What really impressed me about the show, not having been to a “real” trade show in my life, is the sheer enormity and production behind each company’s booth. Activision had a full half-pipe built in their booth space. The Microsoft booth was huge and the meeting rooms were a full two floors. I can’t imagine that they could build that whole thing, so solidly and look and work so well, in the relatively short timespan that they did.
On Wednesday night, we held our C3@E3 party where we invited a reasonably large number of bloggers, community, Xbox MVPs and some journalists. Over 400 people showed up around 7 PM that night waiting to get let into the show floor after hours. We had arranged to get the people who came to our party to get onto the floor and over to our booth when the South Hall was pretty much devoid of people. We were finally all set at 7:30 PM, after everybody had calmly waited for the booth to be ready and in one huge group, the security guys and I led them in. Peter Moore kicked things off and then, for just about everybody, it was down to socializing and playing games. I had a good long conversation with BuddyC, Vark, some of Vark’s programmer buddies at Bethesda and TekunoRobby for a good part of the party. Again I didn’t even get to see much of the games being played, but the conversations we were having were worth it. I also met Chris, who works at Wideload with a bunch of ex-Bungie guys in Chicago and who worked on the Stubbs the Zombie game. Nicole Hamlett and her staff were pretty easy to pick out with their yellow TenTonHammer jerseys, so mark yet another person I work with that I finally met. The event was over far too quick and I still didn’t get too see too many of the games in our booth in action but it was really great to hear everybody walk out and talk about how much they enjoyed our event. It was nice.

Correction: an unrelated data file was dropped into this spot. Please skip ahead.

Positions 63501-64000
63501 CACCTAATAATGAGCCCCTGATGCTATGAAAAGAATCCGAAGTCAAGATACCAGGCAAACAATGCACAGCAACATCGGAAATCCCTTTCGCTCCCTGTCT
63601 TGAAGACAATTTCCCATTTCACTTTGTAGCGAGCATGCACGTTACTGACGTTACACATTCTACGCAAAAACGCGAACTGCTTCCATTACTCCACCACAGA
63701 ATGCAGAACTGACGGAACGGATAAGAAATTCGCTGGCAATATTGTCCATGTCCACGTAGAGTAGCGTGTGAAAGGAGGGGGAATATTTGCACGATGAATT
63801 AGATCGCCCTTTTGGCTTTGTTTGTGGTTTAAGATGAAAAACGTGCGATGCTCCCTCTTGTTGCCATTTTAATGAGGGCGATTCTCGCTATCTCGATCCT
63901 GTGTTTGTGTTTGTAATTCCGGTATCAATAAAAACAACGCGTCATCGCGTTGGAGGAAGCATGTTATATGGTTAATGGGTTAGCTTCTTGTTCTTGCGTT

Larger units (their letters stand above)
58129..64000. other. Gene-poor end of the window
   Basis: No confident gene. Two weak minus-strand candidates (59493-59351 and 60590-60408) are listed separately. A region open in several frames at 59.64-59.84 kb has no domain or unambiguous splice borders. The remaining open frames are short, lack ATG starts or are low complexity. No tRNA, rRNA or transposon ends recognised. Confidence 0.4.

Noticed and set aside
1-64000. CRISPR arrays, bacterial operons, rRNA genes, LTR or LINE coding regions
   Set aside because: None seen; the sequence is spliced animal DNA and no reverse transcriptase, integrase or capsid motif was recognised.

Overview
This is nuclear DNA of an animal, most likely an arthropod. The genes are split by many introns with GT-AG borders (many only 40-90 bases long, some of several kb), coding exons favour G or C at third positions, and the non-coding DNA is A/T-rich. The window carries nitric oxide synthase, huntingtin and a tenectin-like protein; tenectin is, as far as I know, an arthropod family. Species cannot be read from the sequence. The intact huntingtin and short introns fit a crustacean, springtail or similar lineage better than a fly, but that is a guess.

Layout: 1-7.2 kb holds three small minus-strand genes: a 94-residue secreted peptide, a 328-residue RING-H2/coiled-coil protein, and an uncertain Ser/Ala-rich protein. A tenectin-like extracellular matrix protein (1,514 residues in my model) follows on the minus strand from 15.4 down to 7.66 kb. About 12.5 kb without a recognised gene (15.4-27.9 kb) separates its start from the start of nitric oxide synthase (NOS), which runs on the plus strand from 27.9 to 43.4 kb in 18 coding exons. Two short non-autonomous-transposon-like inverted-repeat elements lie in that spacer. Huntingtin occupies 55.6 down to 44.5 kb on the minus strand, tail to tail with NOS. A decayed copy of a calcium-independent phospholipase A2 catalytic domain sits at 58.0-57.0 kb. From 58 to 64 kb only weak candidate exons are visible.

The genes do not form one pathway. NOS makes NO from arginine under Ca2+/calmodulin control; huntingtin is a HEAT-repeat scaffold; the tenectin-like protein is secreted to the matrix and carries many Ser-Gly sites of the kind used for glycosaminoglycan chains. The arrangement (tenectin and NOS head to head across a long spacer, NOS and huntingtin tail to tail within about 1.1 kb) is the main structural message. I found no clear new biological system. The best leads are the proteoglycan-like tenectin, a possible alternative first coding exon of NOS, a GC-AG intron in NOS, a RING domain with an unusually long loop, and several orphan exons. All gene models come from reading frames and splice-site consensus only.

For the entire show, I never got the opportunity to visit the Community/Blogger Bus that was parked outside of the West Hall for all three days. Even the Washington Post wrote about the bus and bloggers at E3. Next time I’ll have to make sure to drop by so I don’t find myself writing about E3 over a week later still. I would have a had a better chance to really meet the writers from Joystiq and Kotaku rather than the minor contact I had when they showed up for their appointments.
During the week, I was also staffing a room where press were invited to see both Blue Dragon and Ninety-Nine Nights. This was the first I saw of Blue Dragon beyond the trailer that has been presented several times.
I got to see the opening scene and sequence and a couple of in-game scenarios. I’m looking forward to see how this shapes up by the time it gets released, but it’s definitely very ambitious which is always a good sign. In the afternoon was Ninety-Nine Nights and I was treated to the fact that Tetsuya Mizuguchi was helping with the presentation of his title, Ninety-Nine Nights for the three sessions I staffed. Although I had met Mizuguchi-san before, it was really interesting to hear him talk about his new title, he was really into the story. On top of that, the Phantagram developer that was there demonstrating the game even said he is not as good as Mizuguchi-san!
By the end of the show, I was tired, sweaty and my feet did hurt. I got a quick chance to walk around the South and West Halls and see some of the games out from the various developers and publishers. E3 turned out to be not as bad and deafening as everyone I had talked to made it out to be. It was still hard work, it was still hectic, but I didn’t spend time wishing for it to end. By the time it did end, I was ready to crash.